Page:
In Eclipse it is possible to comment out multiple lines at once by selecting them and executing CTRL + /:

// helloworld

Is this possible in Notepad++ as well instead of typing /+/ in front of each individual line?

  • If the shortcut aren't working to (un)comment: delete langs.xml and try again.
    – JinSnow
    Commented Mar 8, 2018 at 22:14

5 Answers 5


Select desired lines and then press CTRL+Q. This will toggle comments on and off.

Also, I've just recently become a fan of ALT + Left Mouse Click to select multiple lines and just manually comment those lines with //.

I've found the ALT + Left Mouse Click trick to work well with Visual Studio, JetBrain products, Notepad++ but not Eclipse.

  • 1
    The ALT + LMC and subsequently // works in .scala as well. To uncomment: ALT + LMC and subsequently two times DEL
    – 030
    Commented Jul 30, 2014 at 20:01
  • 1
    Select multiply lines and Ctrl+Q is faster than multiline select and //
    – Pacerier
    Commented Jun 30, 2015 at 2:57
  • 1
    "This will toggle comments on and off" as VitaminYes wrote. If you want to re-commment the commented lines, see @john-robertson 's response superuser.com/a/916881/342669
    – malarres
    Commented Sep 16, 2015 at 14:20
  • 2
    For the people, with who CTRL+Qdidn't work, you have to choose the lanuage of your file from the language menu, otherwise notepad++ will not know what is the comment type you want. Commented Feb 7, 2017 at 18:44
  • <kbd>Ctrl</kbd>+<kbd>Q</kbd> does not quite work as expected, though. If there is already a comment in there, the comment is un-commented. For example, select a bunch of C++ code with one of those selected lines being // This is amazing code!. Now that line will be converted to This is amazing code!. The feature is "doing what it says on the tin", just not what was expected! Personally, I'd expect that if >50% of selected lines were not commented then comment them all, and vice versa.
    – AlainD
    Commented Nov 16, 2020 at 23:03

Also CTRL+K works well in Notepad++ to comment. If you had existing comments in a long block you are commenting, CTRL+Q will uncomment your actual comments, where CTRL+K just add another level of // in front. CTRL+SHIFT+K removes a single line comment from the selection.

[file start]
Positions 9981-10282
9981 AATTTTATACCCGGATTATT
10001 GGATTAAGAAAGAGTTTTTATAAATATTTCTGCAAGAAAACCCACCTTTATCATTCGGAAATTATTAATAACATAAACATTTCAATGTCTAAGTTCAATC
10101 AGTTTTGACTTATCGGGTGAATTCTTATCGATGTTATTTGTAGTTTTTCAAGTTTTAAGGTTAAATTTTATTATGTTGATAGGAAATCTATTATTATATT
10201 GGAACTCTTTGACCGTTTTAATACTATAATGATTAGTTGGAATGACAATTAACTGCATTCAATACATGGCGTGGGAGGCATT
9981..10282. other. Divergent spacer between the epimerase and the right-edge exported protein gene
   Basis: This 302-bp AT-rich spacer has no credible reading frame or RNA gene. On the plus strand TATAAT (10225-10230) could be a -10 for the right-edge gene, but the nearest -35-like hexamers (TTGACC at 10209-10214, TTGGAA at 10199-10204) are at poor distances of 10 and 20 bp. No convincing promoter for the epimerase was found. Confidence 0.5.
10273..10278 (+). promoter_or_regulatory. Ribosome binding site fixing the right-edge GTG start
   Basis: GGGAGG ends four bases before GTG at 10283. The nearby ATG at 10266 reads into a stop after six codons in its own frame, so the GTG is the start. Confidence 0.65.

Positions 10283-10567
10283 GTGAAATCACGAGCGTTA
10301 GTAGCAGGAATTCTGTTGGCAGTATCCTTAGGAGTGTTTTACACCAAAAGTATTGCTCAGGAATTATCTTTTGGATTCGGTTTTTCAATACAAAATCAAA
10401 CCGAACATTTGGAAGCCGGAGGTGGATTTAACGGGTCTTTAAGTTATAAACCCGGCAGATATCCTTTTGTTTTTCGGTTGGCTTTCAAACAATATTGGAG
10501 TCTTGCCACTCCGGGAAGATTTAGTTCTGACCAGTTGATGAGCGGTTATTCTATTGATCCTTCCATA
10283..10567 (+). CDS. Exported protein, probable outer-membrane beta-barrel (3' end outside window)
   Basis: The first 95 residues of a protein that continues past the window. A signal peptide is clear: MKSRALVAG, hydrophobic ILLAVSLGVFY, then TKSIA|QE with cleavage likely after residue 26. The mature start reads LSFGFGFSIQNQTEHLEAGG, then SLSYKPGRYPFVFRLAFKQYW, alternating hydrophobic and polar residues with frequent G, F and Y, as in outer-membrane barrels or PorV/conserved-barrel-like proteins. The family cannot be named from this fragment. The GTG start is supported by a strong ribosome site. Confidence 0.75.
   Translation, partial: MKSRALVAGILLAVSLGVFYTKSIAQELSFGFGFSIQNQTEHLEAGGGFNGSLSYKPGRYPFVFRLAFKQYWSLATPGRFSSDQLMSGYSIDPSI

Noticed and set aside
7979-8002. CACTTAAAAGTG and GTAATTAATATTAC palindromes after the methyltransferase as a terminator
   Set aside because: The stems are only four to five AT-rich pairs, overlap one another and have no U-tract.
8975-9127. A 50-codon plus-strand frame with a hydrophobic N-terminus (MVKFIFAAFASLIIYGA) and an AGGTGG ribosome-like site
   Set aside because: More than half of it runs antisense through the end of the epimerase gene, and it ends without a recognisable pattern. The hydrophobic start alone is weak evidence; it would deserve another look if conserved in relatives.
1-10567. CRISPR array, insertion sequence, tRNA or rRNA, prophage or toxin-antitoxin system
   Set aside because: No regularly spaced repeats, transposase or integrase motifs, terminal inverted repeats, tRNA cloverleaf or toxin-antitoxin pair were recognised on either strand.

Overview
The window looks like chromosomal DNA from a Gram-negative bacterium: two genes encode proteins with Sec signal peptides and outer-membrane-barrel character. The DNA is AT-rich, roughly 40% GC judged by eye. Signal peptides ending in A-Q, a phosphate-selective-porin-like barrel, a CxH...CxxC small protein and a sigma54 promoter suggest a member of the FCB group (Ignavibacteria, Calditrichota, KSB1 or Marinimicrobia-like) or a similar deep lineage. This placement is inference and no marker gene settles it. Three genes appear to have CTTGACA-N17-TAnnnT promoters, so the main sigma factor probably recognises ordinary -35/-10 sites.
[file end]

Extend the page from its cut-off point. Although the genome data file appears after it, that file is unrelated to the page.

• This is a Ctrl-Q bug actually. If there are half commented lines and half uncommented lines, Ctrl-Q should comment them all, then uncomment them all, then comment them all again.
    – Pacerier
    Commented Jun 30, 2015 at 3:09
  • 1
    Verified that CTRL+K works as well to comment out in Notepad++
    – 030
    Commented Jul 18, 2015 at 18:56

In notepad++ I believe that the shortcut is CTRL+Q for commenting the code.

You can go to Settings > Shortcut Mapper to change this to match your preference.

The default for a block comment is CTRL+SHIFT+Q. So you can highlight the block of code then use this shortcut.

  • I have created a .html file and executing the command results in <!-- -->, but nothing happens in a .scala file
    – 030
    Commented Jul 30, 2014 at 19:38
  • 5
    CTRL + SHIFT + Q results in /* */ in a .java file
    – 030
    Commented Jul 30, 2014 at 19:40
  • 1
    These are the different comments for different languages. Here is a list of supported languages natively in Notepad++: en.wikipedia.org/wiki/Notepad%2B%2B#Programming_languages
    – Dan Smith
    Commented Jul 30, 2014 at 19:42
  • 2
    So how do you uncomment in HTML? Commented Sep 22, 2014 at 13:20
  • 2
    @DanSmith, Dam I can't uncomment the commented code. What's the opposite of Ctrl-Shift-Q?
    – Pacerier
    Commented Jun 30, 2015 at 3:00

If you prefer only using the mouse, install the "Customize Toolbar" plugin from the plugin manager, and add "Single Line Comment" and "Single Line Uncomment" buttons.


An alternative is to use a macro with a custom shortcut (CTRL+Q didn't work on javascript inside a .html document)

The trick works for a single line comment only.

Create the macro :

  1. Macro > Start recording
  2. place the cursor in your doc and type: //

  3. Macro > Stop recording

  4. Macro > Save
  5. Give a name and select your prefered keyboard shortcut.

To quickly comment a line :

Place the cursor at the beginning of the line to comment and press the shortcut you defined for the macro.

You must log in to answer this question.

Not the answer you're looking for? Browse other questions tagged .